After three months of silence, MDA leader Chris Higgins has spoken about the scandals surrounding the association.
In a sit-down interview with The Real Michael Pulman, the CEO of the Muscular Dystrophy of New Zealand wouldn’t be drawn on if he would be making a public statement to the members anytime soon.
Higgins offered some answers, but little to no assurance that the scandals weren’t going to continue at the MDA.
At April’s AGM, Higgins left the room before questions were asked of him by his own members, and Higgins says he was advised by National Council to leave on grounds that him staying in the room would be unfair and unsafe.
“What was meant to happen, and didn’t happen which was pretty frustrating, was that a group of National Council members had stayed behind to answer questions but it is my understanding that it didn’t happen,” Higgins said.
According to Higgins, National Council made the decision to remove him from the room for safety reasons, fearing the situation may have become volatile.
The decision was made prior to the AGM, according to Higgins.
“At the end of the day it wasn’t my decision, it had been pre agreed,” Higgins said.
The MDA posted a financial deficit of over $300,000 in 2014 after coming off a significant surplus the year prior.
Higgins cited an increasingly difficult market to gain revenue in the disability sector, especially for a charitable organisation, as a key reason for the massive financial deficit posted in the year.
“A big problem is revenue, rather than expenditure, but there are some things we can do to tighten the belt a bit,” Higgins said.
Higgins wouldn’t be drawn on where the large sum of money went.
Higgins didn’t comment on the ‘other’ section in the financial statement where there is an unspecified expenditure of over $100,000.
“I can’t answer that off the top of my head,” Higgins said.
Higgins wouldn’t comment on claims that former employees of the association have been paid off to remain silent on dysfunctions in National Office and managerial problems during Higgins’ tenure as CEO.
“Most of the staff have left due to reasons not related to the work environment,” Higgins said.
Sources say that up to three former employees have received payout.
“I can’t comment on if an individual received a payout,” Higgins said.
The electioneering email written by Liz Mills that was sent to members via the private database was a matter where the Wellington office manager sent out the content under the guidance of Wellington chair Peter Tregg.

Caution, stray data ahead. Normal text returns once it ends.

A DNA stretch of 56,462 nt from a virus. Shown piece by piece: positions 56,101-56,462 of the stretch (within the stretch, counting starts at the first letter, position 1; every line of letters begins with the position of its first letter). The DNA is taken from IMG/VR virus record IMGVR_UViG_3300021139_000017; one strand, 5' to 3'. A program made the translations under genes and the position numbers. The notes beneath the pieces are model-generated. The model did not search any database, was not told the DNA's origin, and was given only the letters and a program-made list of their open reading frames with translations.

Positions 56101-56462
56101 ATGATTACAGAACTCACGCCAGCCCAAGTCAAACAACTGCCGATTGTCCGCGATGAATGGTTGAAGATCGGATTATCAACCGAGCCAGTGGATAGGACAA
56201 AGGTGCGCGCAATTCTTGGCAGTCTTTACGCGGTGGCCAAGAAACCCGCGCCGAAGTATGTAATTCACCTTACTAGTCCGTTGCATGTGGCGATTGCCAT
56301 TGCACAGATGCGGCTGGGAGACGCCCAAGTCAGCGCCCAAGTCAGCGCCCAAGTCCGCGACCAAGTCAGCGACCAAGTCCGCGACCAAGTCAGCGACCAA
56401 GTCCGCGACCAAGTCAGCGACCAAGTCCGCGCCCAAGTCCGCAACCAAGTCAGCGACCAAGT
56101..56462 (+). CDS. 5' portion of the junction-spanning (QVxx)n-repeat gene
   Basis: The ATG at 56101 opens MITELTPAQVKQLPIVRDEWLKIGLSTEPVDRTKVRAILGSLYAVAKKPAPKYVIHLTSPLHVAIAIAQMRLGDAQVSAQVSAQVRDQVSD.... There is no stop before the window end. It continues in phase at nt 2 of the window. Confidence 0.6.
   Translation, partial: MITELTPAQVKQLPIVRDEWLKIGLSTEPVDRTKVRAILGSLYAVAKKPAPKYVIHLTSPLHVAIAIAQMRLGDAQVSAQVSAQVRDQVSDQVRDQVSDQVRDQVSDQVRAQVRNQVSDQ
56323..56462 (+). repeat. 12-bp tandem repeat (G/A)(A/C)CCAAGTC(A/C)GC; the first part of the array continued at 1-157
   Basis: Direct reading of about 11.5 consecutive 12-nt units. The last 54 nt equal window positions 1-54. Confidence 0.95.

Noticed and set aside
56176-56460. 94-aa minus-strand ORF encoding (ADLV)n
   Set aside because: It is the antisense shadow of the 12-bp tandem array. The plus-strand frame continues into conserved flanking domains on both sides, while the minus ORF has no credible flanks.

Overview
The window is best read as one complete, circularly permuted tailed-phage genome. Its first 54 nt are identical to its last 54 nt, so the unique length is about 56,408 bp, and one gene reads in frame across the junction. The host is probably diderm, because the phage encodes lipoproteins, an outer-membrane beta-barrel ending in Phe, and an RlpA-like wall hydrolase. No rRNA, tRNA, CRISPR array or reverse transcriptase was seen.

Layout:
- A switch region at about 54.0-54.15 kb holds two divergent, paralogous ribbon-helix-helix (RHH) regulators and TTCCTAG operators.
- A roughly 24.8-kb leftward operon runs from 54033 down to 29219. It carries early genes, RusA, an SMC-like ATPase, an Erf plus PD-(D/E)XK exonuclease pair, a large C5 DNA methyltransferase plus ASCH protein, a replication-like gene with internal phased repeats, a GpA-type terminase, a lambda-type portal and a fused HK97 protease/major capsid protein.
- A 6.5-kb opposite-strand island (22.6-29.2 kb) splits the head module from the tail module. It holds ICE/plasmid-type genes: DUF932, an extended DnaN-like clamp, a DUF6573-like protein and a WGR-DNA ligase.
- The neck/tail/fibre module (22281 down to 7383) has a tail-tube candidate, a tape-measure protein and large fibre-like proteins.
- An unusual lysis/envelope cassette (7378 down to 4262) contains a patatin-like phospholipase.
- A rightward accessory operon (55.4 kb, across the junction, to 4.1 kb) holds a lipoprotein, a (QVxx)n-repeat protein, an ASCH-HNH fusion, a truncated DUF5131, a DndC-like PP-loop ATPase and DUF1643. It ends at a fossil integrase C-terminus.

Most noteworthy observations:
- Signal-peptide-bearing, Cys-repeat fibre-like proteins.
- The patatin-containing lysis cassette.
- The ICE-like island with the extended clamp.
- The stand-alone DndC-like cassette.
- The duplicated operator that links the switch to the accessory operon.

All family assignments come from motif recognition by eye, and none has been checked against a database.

“I am not sure if it was a violation of the constitution, but it has been recognised that it was inappropriate,” Higgins said.
Voting numbers for Heather Brownings election as National Council chairperson have not been released.
Higgins wouldn’t comment on when, or if, those numbers would be released and passed on responsibility for that to National Council.
Just prior to April’s AGM, the MDA was rocked with another scandal after it was reported by The Real Michael Pulman that Higgins had verbally attacked Joy Jenkin, a paying member of the association and mother of a young disabled boy who was also witness to the incident as well as two others.
Higgins expressed regret about the incident, but wouldn’t be drawn on if he suffered from anger issues.
“I am not going to try and justify, it was something that shouldn’t have happened, and it has been subject to an investigation which is still going on. I really regret it, if I could pull the clock back and do it again, I would certainly do it differently.”
Higgins went on to deny he had verbally attacked others involved in the organisation.
“I don’t think there is any evidence to support that,” Higgins said.
Higgins denied accusing Jenkin of fuelling reports posted by The Real Michael Pulman.
Higgins compared to his role as CEO to “hired help”, and said that National Council is accountable back to the membership, not himself.
Higgins denied that his meeting with The Real Michael Pulman was advised by anyone at National Office, or by any member of National Council. Higgins also hinted that the claims of electioneering were made because it is expected that things of that nature happen at election time.